The Book of Mormon begins with the story of a prophet named Lehi, commanded by God to preach repentance to the people of Jerusalem. The people didn’t care for the message, even when warned the city would be destroyed if they chose not to listen. Instead, they wanted to kill the messenger. And so, God instructed Lehi to gather his family and whatever supplies were essential to their survival, and head into the wilderness, toward a promised land God would provide for them.
Lehi’s two oldest sons were rebellious. They resented giving up their comfortable live as the son of a wealthy planter. Throughout the course of their lives, they would whine and fuss about everything.
After the family had been traveling for some time, God instructed Lehi to send his four sons back to Jerusalem to obtain some important records. These records contained the scriptures and their genealogy. True to form, Laman and Lemuel didn’t want to go.
1 Nephi 3:1 And it came to pass that I, Nephi, returned from speaking with the Lord, to the tent of my father.
2 And it came to pass that he spake unto me, saying: Behold I have dreamed a dream, in the which the Lord hath commanded me that thou and thy brethren shall return to Jerusalem.
3 For behold, Laban hath the record of the Jews and also a genealogy of my forefathers, and they are engraven upon plates of brass.
4 Wherefore, the Lord hath commanded me that thou and thy brothers should go unto the house of Laban, and seek the records, and bring them down hither into the wilderness.
5 And now, behold thy brothers murmur, saying it is a hard thing which I have required of them; but behold I have not required it of them, but it is a commandment of the Lord.
6 Therefore go, my son, and thou shalt be favored of the Lord, because thou hast not murmured.
7 And it came to pass that I, Nephi, said unto my father: I will go and do the things which the Lord hath commanded, for I know that the Lord giveth no commandments unto the children of men, save he shall prepare a way for them that they may accomplish the thing which he commandeth them.
Let’s take a moment to look at how the brothers reacted. The two oldest complained, saying, “It’s too hard!” Throughout the journey, they would continue to find everything too hard, and would be too eager to give up each time they faced a challenge in the assignment.
Nephi, on the other hand, did not complain. He said, in essence, “If God wants me to do it, then He will make it possible.” Because of his attitude, he was the one who obtained the plates they sought, even though it was indeed very hard.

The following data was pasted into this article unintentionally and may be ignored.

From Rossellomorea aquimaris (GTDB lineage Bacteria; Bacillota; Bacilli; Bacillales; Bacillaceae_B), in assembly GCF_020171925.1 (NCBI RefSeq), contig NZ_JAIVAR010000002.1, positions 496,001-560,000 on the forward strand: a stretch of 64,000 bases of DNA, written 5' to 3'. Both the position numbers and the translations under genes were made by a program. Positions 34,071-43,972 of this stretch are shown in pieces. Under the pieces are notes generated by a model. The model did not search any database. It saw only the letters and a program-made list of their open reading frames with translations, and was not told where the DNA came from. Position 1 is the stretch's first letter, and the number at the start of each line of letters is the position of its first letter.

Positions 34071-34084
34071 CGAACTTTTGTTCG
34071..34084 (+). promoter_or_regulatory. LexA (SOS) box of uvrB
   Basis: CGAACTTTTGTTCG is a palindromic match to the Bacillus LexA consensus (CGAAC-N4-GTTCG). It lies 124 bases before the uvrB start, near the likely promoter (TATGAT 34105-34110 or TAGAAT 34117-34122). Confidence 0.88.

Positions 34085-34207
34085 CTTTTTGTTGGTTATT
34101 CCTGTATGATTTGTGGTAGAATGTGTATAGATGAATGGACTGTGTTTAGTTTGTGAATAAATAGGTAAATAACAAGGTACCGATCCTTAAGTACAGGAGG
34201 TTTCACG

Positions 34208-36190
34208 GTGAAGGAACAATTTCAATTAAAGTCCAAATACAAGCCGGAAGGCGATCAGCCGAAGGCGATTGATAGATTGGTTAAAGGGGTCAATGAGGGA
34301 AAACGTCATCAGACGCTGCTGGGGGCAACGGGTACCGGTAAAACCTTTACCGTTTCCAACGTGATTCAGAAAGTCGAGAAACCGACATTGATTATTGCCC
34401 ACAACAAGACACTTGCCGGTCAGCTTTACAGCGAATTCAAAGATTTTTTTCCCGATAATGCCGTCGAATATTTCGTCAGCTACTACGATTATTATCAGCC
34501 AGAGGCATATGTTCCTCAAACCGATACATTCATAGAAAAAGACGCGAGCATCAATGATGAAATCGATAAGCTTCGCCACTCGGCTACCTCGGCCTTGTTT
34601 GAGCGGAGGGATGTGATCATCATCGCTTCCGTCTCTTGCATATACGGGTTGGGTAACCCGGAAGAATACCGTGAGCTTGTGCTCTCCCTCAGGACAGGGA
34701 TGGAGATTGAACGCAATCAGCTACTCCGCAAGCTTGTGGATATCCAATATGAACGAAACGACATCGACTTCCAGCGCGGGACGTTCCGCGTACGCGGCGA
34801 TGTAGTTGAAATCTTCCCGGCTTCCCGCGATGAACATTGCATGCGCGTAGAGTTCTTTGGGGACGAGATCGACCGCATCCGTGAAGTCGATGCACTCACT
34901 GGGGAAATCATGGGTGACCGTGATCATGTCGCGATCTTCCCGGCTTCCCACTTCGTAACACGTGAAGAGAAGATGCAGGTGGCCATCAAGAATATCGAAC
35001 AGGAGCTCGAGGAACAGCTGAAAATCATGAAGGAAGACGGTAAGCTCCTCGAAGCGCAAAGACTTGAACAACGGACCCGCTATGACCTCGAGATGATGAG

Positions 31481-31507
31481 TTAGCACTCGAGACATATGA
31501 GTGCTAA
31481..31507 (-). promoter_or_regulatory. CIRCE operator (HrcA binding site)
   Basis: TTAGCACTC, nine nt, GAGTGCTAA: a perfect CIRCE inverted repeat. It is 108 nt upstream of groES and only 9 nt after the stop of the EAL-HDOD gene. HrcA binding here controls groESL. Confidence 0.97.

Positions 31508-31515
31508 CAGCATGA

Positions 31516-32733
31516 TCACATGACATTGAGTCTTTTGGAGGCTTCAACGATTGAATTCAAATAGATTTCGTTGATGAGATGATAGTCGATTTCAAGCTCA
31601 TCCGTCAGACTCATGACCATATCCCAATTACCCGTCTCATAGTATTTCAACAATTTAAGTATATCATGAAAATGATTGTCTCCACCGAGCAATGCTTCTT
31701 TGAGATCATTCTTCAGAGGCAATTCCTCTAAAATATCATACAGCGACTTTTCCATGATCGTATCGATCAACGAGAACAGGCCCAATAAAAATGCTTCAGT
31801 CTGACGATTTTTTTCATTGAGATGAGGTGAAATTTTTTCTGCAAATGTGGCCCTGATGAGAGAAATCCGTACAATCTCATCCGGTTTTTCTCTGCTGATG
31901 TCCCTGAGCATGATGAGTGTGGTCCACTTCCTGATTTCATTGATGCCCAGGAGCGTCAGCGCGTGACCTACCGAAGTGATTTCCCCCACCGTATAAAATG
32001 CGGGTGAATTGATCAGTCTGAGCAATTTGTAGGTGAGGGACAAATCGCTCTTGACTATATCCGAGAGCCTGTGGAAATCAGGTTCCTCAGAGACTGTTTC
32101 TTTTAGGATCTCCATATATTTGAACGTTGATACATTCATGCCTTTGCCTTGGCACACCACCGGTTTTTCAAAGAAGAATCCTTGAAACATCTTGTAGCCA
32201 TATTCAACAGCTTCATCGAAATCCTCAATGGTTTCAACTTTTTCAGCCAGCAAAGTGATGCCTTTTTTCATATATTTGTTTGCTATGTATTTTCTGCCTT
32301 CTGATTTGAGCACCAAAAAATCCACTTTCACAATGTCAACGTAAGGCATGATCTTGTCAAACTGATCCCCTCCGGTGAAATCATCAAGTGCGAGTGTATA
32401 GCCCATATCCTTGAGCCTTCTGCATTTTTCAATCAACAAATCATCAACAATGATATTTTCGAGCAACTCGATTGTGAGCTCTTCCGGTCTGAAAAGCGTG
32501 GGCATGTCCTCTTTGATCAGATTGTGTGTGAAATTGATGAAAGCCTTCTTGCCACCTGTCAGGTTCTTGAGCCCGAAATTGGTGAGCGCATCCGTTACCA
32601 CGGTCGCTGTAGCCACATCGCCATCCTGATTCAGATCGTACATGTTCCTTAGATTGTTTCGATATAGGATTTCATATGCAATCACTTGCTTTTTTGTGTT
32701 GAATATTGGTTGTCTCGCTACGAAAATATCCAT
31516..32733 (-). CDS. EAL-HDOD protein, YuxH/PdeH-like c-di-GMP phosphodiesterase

Later, when the boys have returned and the family has traveled a bit further, God again instructs Lehi to send his sons back to Jerusalem. Ahh, but this time Laman and Lemuel don’t complain. They have to travel even further than before, but there is not one recorded word about it being too hard. Why not? Because their father is sending them back to get wives to take with them. Apparently they liked this commandment, and a journey that had been too hard before was suddenly no trouble at all.
It’s so much easier to keep the commandments we like, that line up with our own desires, isn’t it? The secret, then, is to align our will with God’s. Heavenly Father isn’t going to change the commandments just because we find them inconvenient or too hard. Therefore, we’re the ones who need to change. When we decide that everything God wants us to do is also what we want to do, obedience becomes easy.
This comes down to faith. We have to trust God to know what is best for us, even when what He asks is difficult. If we knew that cleaning our kitchen would earn us a thousand dollars next Tuesday, we’d have that kitchen cleaned days in advance. The blessings God has promised us for obedience are of far greater value than one thousand dollars. Surely we can find in them motivation to make the very best choices for our lives.
When you’re feeling sluggish about obedience, revisit the lives of Nephi and his brothers. You’ll find the inspiration you need to “go and do the things which the Lord hath commanded.”
Terrie Lynn Bittner
The late Terrie Lynn Bittner—beloved wife, mother, grandmother, and friend—was the author of two homeschooling books and numerous articles, including several that appeared in Latter-day Saint magazines. She became a member of the Church at the age of 17 and began sharing her faith online in 1992.